Garlic is one of the most versatile ingredients you can grow in your garden. It can be added to savory dishes, used as a condiment, and even enjoyed on its own. Luckily, it’s also relatively easy to store and preserve garlic from your harvest, which makes it simple to enjoy this flavorful vegetable all year round.
Once you have harvested your garlic, brush the dirt off the plants—don’t rinse them in water—and cut off the roots (they can absorb moisture and cause rotting). Place the plants in a cool, dry area away from the sun; you can lay them on a table or hang them to cure. You’ll know your garlic is fully cured when the stem dries out and the wrappings are papery. Cut the stems to about an inch at this point, and you can store your garlic in a cool, dark place for months. Be aware that softneck garlic stores longer than most hardneck varieties.
Softneck garlic will last for up to nine months if it can be stored in consistent 32-degree F temperatures, and up to two months if the temperature is 68 to 86 degrees F. Hardneck garlic will last stored for up to six months in temperatures under 60 degrees F. After this time, the garlic will begin to shrivel, and may even sprout. You can still use sprouted garlic, just cut and remove the sprout.
One of our favorite ways to preserve garlic is by cooking it slowly in the oven for a few hours to create garlic confit, which can be spread on bread, enjoyed with cream cheese on a bagel, or used as a rub on chicken!
Although curing your garlic in this way is the best method for using it fresh in dishes, there are quite a few other ways to preserve garlic from the garden to make it last longer.
Freezing: To freeze garlic, simply peel, then mince or dice the cloves, spread them on a baking sheet, and freeze for an hour or two. Place the frozen cloves into an airtight container and store in your freezer. You can also freeze them whole!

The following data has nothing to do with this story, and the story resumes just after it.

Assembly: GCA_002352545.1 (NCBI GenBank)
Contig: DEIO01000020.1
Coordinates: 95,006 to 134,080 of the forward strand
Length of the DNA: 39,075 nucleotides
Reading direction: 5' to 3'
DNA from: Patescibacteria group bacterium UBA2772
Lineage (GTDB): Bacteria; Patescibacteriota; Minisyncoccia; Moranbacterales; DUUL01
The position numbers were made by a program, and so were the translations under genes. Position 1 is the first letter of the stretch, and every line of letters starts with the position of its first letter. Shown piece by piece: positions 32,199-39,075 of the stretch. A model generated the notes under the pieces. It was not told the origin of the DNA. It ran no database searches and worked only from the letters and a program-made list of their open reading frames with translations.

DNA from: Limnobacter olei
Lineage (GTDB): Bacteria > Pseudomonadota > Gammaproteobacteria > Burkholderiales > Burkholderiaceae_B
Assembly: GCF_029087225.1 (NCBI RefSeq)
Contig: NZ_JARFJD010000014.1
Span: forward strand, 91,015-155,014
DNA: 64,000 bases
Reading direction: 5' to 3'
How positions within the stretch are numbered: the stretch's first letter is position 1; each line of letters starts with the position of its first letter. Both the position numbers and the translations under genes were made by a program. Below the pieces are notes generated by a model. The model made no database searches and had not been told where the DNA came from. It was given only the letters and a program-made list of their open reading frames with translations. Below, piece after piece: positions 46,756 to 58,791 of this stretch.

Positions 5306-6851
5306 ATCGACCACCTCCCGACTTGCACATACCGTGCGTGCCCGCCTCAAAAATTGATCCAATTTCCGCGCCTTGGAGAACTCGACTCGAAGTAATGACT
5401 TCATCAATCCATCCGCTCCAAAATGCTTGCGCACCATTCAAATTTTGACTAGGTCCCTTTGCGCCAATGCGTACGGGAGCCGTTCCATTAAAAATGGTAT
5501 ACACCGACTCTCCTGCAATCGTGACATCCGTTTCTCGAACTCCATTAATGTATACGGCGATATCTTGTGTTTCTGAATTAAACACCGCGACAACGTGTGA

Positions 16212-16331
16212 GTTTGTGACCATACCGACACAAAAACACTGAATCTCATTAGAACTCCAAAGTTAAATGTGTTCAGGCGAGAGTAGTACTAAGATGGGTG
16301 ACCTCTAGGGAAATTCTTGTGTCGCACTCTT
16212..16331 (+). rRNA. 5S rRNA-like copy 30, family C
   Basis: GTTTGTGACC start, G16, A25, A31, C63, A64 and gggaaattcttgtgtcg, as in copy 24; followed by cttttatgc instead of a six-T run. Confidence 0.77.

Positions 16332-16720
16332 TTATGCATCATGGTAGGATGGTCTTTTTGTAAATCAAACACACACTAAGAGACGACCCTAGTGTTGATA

Pickling: Another popular method of preserving garlic for storage is pickling it. You don’t need to pickle them alone either, use them with your cucumber pickles! To pickle garlic by itself:
Combine 1/4 cup of canning salt with 5 cups of vinegar in a large saucepan over medium heat. As the mixture begins to simmer, add 2 pounds of fresh garlic cloves into four sterilized pint jars with 1/4 teaspoon red pepper flakes and 1/2 cup fresh dill at the top, leaving half an inch headspace. Allow the solution to boil for 10 minutes or until it hits 180 degrees F before turning off the heat. Allow it to cool completely before transferring into the jars, and securely fastening the lids. To make the garlic last the longest, follow with a water bath for 10 minutes, then let sit on the counter to cool for 12 hours. Chill in the refrigerator for three weeks to fully pickle, then store sealed in the refrigerator for up to four months. Once a jar is open, it’s best to eat within one to two weeks.
When pickling garlic, it is not uncommon to see a bluish or turquoise color on the cloves. This is perfectly safe and should not cause any concern. To prevent discoloration of your garlic when pickling, ensure to use kosher salt or sea salt, which helps avoid iodine; opt for stainless steel/enamel cookware and utensils; store in dark places as sunlight can stimulate chlorophyll production; and make sure only distilled water is used instead of tap water, which contains trace minerals.
Dehydrating: If you have a dehydrator, garlic can be dried out and stored to last even longer than freezing or pickling. Simply chop the cloves finely and spread them on your drying trays to dehydrate. You can also dry them in an oven at 170 degrees F with the door slightly open—this will take around 12 to 18 hours, so make sure you check on it regularly! They taste great on salads!
There are many other ways to preserve garlic from your garden; these are just some of our favorites! Regardless of how you choose to store your garlic, we hope you enjoy this flavorful ingredient for months to come.
How do you store and preserve your garlic? Please tell us your favorite ways to preserve your harvest.